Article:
My memory of that night it rather hazy. My uncle put me to bed, but his concern for my health was such that he felt obliged to administer a rather strong dose of some sort of opiate. It was not mere laudanum, as this was provided directly into the bloostream vis-a-vis a needle. The drugs were quick, to borrow an expression from the bard, and my wide eyes soon traced colorful patterns and images in the swirls of the ceiling plaster.
My uncle lay next to me and stroked my hair. The conversation seems as muddled to me now as were my drug addled intellects then. I have a rather strong sense, though, that I confessed to my uncle the fact that another man loves me. I also shudder to recall my uncle’s declarations of affection. Affection, I call it, but it was certainly mingled with lust. He actually spoke aloud in anticipation of — and please forgive my crassness when I recite for you his words — entering me. But this, he assured me, was yet to come. This night, he would only tend to me as I recovered from the day’s exertions.
I awoke groggy and parched of thirst and, shockingly, clothed in but my under garments. My uncle lay by my side, attired in only his shirtsleeves and trousers. I immediately leaped from the bed, dashing my injured leg upon the bedside table in my haste, and pulled the bedsheets up to cover myself. I cursed. I blushed. I hopped about in a dizzying dash as I hurried to array myself in decent attire. My uncle was quick to allay my fears, noting that nothing untoward had passed between us. He was a gentleman, he insisted, and not such a brute as to take advantage of a lady in a compromised state. An awkward breakfast followed.
Surprisingly, so did my nurse. Gillie knocked at the door and demanded to tend to her charge. How she arrived in Paris I shall never know. My uncle declares that he only left for her a note indicating our destination. With such meager funds as hers, though, I cannot imagine her journey an easy one. At any rate, she ejected Mr. Robonaught from the room forthwith and immediately set upon torturing me as only a nurse can. She observed with displeasure my dilated pupils, perspiration, and other minuscule signs of the drug that my uncle had administered and clicked her tongue. When she asked what I had taken, I told her to ask Mr. R., who had delivered the drug into my system. She shook her head and said something to the effect of “we’ll see about that.” Truly, she seemed most dissatisfied. I expect strong words to be exchanged between my nurse and her employer regarding the matter of over-medicating a patient.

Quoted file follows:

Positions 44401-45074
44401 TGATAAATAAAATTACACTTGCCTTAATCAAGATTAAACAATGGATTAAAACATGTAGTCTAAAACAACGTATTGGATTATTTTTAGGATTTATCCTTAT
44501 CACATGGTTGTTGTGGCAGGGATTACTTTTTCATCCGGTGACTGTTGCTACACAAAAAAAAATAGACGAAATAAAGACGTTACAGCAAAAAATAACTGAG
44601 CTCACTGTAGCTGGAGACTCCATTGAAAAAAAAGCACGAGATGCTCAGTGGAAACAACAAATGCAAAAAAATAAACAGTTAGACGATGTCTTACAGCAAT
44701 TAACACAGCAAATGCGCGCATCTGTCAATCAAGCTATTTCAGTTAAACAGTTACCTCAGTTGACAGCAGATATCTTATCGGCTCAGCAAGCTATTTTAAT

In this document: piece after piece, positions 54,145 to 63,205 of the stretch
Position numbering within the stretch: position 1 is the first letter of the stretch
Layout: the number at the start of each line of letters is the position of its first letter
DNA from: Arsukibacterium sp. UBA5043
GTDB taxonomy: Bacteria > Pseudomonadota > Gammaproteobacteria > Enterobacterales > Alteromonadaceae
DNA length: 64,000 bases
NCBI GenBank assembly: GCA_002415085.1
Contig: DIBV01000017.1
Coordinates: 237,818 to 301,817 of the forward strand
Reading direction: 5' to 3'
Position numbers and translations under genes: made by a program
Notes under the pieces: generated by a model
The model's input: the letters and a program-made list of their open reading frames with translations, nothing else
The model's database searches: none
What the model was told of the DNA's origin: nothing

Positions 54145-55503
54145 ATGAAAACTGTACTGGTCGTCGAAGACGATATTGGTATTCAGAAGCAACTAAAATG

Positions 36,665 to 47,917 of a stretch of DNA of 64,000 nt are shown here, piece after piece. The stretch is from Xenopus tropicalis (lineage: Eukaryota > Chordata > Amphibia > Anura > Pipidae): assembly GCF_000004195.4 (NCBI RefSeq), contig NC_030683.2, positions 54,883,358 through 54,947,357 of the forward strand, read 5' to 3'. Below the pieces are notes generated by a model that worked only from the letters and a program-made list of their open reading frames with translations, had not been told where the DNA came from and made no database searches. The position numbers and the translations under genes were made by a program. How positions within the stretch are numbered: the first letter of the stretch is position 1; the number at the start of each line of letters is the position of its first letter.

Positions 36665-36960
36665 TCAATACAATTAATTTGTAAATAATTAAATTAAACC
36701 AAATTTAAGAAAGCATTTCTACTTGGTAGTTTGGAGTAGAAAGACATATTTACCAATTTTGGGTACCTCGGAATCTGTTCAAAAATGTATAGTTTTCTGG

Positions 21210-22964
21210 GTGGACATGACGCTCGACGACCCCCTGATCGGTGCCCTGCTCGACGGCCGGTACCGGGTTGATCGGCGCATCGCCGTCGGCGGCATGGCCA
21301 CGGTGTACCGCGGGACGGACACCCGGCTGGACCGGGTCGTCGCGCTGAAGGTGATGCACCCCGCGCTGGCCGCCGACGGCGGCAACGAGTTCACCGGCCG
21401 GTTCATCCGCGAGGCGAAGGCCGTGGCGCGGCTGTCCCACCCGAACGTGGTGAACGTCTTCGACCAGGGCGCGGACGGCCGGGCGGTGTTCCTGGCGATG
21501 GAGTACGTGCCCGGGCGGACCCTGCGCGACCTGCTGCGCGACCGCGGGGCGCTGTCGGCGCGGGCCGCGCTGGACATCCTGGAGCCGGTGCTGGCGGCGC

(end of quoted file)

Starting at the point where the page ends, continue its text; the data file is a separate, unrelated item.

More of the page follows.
She did, however, agree to let me go to the city proper for an afternoon’s light entertainment. My uncle and I had decided to visit the tower we had seen during the previous day. Convinced that the change in air and altitude would do me good, my nurse reluctantly consented to the trip. She and my uncle both insisted that I travel by carriage (horseless or otherwise) as often as possible. I agreed to this precaution and soon found myself atop the Eiffel Tower, the building date of which was my first clue that the time was not exactly the same decade as that which we had left. Indeed, the city seemed different, somehow, as it buzzed and hummed with activity below. I felt I could almost reach out and touch the sun, but this was a foreign and smog-covered sun. This was a future sun and there I stood, two decades between me and solid ground.
I am not sure that something was rotten in Denmark, but something was certainly unusual in Paris.
— To be Continued —